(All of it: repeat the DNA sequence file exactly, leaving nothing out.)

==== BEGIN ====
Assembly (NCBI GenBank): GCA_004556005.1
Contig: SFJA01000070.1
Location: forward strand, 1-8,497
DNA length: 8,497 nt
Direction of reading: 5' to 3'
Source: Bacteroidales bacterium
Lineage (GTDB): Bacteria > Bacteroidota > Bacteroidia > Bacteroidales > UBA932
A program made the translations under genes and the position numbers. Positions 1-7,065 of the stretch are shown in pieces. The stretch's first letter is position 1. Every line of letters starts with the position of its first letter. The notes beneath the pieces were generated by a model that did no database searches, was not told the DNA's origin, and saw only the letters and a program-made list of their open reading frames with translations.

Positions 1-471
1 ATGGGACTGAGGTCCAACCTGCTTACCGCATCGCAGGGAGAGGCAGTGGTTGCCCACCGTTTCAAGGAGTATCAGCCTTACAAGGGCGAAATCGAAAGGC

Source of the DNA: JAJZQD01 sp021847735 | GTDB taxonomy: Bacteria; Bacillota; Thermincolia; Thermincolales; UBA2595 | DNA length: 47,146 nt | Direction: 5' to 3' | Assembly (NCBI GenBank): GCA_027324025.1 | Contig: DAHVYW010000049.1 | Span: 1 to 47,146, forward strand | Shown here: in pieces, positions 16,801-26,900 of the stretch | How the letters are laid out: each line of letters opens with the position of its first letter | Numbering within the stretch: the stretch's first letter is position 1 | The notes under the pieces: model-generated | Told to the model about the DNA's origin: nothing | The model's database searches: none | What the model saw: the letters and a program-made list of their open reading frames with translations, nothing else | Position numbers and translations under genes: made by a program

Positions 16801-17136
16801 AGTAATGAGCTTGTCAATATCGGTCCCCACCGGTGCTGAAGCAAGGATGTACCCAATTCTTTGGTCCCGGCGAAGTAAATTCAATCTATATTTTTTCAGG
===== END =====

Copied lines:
Assembly (NCBI GenBank): GCA_004556005.1
Contig: SFJA01000070.1
Location: forward strand, 1-8,497
DNA length: 8,497 nt
Direction of reading: 5' to 3'
Source: Bacteroidales bacterium
Lineage (GTDB): Bacteria > Bacteroidota > Bacteroidia > Bacteroidales > UBA932
A program made the translations under genes and the position numbers. Positions 1-7,065 of the stretch are shown in pieces. The stretch's first letter is position 1. Every line of letters starts with the position of its first letter. The notes beneath the pieces were generated by a model that did no database searches, was not told the DNA's origin, and saw only the letters and a program-made list of their open reading frames with translations.

Positions 1-471
1 ATGGGACTGAGGTCCAACCTGCTTACCGCATCGCAGGGAGAGGCAGTGGTTGCCCACCGTTTCAAGGAGTATCAGCCTTACAAGGGCGAAATCGAAAGGC

Source of the DNA: JAJZQD01 sp021847735 | GTDB taxonomy: Bacteria; Bacillota; Thermincolia; Thermincolales; UBA2595 | DNA length: 47,146 nt | Direction: 5' to 3' | Assembly (NCBI GenBank): GCA_027324025.1 | Contig: DAHVYW010000049.1 | Span: 1 to 47,146, forward strand | Shown here: in pieces, positions 16,801-26,900 of the stretch | How the letters are laid out: each line of letters opens with the position of its first letter | Numbering within the stretch: the stretch's first letter is position 1 | The notes under the pieces: model-generated | Told to the model about the DNA's origin: nothing | The model's database searches: none | What the model saw: the letters and a program-made list of their open reading frames with translations, nothing else | Position numbers and translations under genes: made by a program

Positions 16801-17136
16801 AGTAATGAGCTTGTCAATATCGGTCCCCACCGGTGCTGAAGCAAGGATGTACCCAATTCTTTGGTCCCGGCGAAGTAAATTCAATCTATATTTTTTCAGG